How do you surprise someone who's seen it all — aliens who snatch bodies and aliens with dreadlocks and aliens who bloodily birth themselves from your stomach and aliens who phone home and aliens who eat cat food and great big blue aliens with tails they use for sex?

Forget about the decades of classic extraterrestrial flicks that stream daily on TV, tablets and desktops. This year alone, movies like "Battle: Los Angeles," "Super 8," "Green Lantern" and "Transformers: Dark of the Moon" have hit the big screen, each trying to deliver not only eye-popping visuals but the post-credits comment between friends, "Damn, dude, have you ever seen something like that?"

The answer, all too often and quite understandably, is, "Yes, yes, I have." That's the challenge "Cowboys & Aliens" director Jon Favreau faced as he sought to bring alien baddies to the Old West for a genre mash-up that hit theaters Friday (July 29). Favreau, though, counts himself lucky that he was able to lean on some of the most-established sci-fi players in Hollywood for help. The cinematic result is a race of aliens that land in a down-on-its-luck mining town, start to kidnap residents and eventually reveal themselves as extraterrestrial superfreaks on par with anything we've seen at the theater in recent years.

Earlier this month in Montana, Favreau talked with MTV News about what makes a great big-screen alien, the special-effects decisions that helped his filmmaking process and the advice Steven Spielberg and Guillermo del Toro gave him along the way. (Beware of spoilers below.)

"When you set out to make a movie like 'Cowboys & Aliens,' if you just play it as one joke for the whole movie, you're in trouble," Favreau explained. "You run out of gas after about the length of an 'SNL' sketch. So we really wanted to find an approach that could bear out a whole story. Part of it was identifying what kind of alien movie to make and what kind of cowboy movie to make."

The answer to the alien question was to reach back to classics of the '70s and '80s, before CG glam overtook practical effects as the preferred method of creating otherworldly creatures. "The alien movies I like the most are the ones I grew up with," he said. "It was the pre-CG, almost verging on horror versions of alien films, like 'Alien,' 'Aliens,' 'Predator' and all the Spielberg stuff, and I include 'Jaws' in that, too. They were all the same kind of movie.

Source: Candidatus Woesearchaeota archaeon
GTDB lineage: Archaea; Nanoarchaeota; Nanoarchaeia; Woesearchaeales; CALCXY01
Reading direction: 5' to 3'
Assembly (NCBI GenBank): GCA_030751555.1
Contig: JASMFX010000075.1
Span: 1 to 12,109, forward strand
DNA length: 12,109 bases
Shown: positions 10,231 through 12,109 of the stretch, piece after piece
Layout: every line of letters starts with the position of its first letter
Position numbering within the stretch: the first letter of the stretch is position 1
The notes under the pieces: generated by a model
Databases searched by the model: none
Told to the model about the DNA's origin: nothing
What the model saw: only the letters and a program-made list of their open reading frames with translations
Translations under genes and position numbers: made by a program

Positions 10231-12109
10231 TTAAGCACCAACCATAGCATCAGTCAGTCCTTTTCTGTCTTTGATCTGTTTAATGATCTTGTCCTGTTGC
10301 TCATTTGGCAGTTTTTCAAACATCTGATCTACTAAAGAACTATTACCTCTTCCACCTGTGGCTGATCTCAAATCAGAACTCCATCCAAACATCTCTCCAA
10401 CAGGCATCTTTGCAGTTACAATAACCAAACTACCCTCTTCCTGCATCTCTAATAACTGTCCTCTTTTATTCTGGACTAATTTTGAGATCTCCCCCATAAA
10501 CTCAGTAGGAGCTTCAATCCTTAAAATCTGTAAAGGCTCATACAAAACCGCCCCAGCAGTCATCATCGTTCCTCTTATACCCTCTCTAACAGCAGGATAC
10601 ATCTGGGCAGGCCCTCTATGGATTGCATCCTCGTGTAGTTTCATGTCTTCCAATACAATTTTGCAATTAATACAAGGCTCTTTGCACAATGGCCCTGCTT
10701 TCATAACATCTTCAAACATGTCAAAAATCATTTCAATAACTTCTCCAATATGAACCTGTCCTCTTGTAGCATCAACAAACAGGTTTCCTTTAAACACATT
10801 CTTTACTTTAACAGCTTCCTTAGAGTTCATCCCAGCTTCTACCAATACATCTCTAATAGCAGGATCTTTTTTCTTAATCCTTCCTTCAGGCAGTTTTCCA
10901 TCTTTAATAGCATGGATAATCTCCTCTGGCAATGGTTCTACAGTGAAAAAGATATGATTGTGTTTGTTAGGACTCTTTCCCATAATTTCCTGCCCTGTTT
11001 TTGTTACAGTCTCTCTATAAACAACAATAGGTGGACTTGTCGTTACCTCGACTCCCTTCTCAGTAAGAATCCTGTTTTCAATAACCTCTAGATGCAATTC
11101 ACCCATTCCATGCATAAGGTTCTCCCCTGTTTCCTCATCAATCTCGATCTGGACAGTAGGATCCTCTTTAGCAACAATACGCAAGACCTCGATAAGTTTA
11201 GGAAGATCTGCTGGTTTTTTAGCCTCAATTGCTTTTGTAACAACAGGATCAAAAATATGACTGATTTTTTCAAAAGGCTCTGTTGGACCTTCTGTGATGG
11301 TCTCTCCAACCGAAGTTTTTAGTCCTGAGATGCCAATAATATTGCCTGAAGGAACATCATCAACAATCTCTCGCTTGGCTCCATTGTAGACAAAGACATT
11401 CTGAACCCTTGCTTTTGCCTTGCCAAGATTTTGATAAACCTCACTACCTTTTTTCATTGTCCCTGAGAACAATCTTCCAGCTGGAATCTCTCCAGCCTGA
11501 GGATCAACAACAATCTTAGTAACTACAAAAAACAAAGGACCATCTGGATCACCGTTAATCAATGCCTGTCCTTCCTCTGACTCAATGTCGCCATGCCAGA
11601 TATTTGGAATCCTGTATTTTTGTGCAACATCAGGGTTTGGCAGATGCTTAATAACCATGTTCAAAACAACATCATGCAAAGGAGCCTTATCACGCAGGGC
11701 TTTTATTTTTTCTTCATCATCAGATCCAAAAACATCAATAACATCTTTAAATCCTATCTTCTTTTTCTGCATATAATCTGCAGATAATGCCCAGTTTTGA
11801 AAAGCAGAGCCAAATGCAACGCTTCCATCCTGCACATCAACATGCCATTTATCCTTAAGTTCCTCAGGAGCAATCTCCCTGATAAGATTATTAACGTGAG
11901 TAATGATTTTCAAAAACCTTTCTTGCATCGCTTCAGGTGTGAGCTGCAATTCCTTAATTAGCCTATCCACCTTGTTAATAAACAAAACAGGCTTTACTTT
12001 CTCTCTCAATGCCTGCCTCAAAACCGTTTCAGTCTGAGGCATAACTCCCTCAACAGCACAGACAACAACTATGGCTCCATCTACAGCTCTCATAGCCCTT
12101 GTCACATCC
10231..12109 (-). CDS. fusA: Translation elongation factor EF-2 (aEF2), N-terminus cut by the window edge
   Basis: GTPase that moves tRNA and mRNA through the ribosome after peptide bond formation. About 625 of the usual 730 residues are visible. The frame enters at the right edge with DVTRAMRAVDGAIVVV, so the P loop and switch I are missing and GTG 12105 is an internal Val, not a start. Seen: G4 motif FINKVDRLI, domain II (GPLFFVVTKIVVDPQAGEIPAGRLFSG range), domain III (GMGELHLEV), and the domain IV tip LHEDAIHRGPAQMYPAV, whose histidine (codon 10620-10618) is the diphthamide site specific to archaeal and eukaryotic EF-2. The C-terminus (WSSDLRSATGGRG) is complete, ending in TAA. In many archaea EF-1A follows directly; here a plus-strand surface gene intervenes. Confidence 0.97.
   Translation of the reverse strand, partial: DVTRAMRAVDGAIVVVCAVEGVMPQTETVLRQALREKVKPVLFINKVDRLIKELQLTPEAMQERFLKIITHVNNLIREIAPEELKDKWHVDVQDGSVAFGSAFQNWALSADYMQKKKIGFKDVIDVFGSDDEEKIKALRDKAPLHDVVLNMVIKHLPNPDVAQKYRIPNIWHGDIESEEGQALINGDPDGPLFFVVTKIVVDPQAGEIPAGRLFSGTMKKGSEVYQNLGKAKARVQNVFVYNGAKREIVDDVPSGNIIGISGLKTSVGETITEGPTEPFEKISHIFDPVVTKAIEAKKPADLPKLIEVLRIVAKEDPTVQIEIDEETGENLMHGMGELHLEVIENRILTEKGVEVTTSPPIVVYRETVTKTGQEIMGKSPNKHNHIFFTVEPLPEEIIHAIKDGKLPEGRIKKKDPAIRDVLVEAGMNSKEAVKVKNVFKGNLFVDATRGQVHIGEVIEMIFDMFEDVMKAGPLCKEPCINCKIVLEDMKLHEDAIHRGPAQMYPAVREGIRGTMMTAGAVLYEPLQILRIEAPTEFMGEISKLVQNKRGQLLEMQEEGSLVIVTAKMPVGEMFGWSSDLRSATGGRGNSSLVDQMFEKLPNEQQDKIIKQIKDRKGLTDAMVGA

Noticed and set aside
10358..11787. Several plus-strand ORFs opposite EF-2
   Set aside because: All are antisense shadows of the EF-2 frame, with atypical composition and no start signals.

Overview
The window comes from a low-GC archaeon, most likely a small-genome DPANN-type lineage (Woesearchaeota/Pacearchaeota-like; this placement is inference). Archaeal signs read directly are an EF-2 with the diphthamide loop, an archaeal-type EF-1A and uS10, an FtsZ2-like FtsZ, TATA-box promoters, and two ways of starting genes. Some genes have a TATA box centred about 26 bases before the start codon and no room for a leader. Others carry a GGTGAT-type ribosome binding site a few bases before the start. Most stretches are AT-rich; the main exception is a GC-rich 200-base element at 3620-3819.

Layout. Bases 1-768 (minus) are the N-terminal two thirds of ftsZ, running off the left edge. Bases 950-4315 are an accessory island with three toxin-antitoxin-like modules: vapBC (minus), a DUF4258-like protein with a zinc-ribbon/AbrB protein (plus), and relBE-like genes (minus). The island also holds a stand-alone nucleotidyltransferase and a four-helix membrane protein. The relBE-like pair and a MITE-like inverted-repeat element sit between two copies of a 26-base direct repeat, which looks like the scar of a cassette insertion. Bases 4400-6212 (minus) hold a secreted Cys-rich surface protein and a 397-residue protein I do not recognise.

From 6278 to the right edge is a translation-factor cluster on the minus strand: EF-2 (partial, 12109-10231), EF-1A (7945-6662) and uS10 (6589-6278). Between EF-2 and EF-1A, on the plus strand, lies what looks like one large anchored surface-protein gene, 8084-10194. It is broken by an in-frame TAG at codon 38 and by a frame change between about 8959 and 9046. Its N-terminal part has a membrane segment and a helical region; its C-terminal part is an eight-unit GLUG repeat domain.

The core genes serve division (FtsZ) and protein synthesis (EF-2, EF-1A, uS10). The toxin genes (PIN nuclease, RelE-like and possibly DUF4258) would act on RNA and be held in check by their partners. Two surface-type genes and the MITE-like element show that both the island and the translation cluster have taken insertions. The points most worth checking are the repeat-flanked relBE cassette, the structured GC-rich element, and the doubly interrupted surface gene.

"It was before you had computer effects, so you had to, through lighting and mystery and music, slowly reveal the creature. That technique has some somewhat been lost now, thanks to CGI. Even though we have CGI creatures eventually, we do use animatronics and we do use lighting and all the old techniques to reveal them."

The aliens in "Cowboys" have landed in an Arizona town to mine for gold — a metal as precious to humans as it is to these space travelers. What's truly cool about them is their transformative quality: Their faces move and shift to expose layers below, and their bodies open up to unleash hidden, gooey hands. Gross and fascinating and scary, all at once. That's exactly what Favreau was hoping to accomplish.

" 'Predator' and 'Alien': What was fun about those films is, as you saw the creatures, more and more layers were revealed, whether it was armor coming off with 'Predator' [and] weaponry, or in the case of 'Alien,' with the second set of teeth or the metamorphosis that it did from its egg state to the face-hugger to whatever that larval phase was when it busts out of your chest and finally into the big [creature]," he said. "It's the shape-shifting quality of the aliens that I thought was really cool. We wanted to maintain some mystery and surprises with our creature."

To create those surprises, Favreau not only depended on his team of artists and effects masters, but on Spielberg and del Toro. "[Spielberg] was very involved with certain aspects of it preproduction, and one of those aspects was the alien design, because he's been involved with so many," he said. "And now seeing 'Falling Skies' and seeing 'Super 8,' I see that he was not just involved with his own films, but other films and projects he's been producing and overseeing. He had a lot of specific insight into what things were important.

"And Guillermo del Toro, I also know him, and he's masterful," Favreau added. "He always said you've got to get the silhouette right first and then you got to get the color right and then you got to get the detail right, in that order. He's actually somebody who helped out and came in the editing room. I was showing him our animatronic work, because he's very picky about that stuff, and when I knew it passed his muster, I felt very good."

Check out everything we've got on "Cowboys & Aliens."

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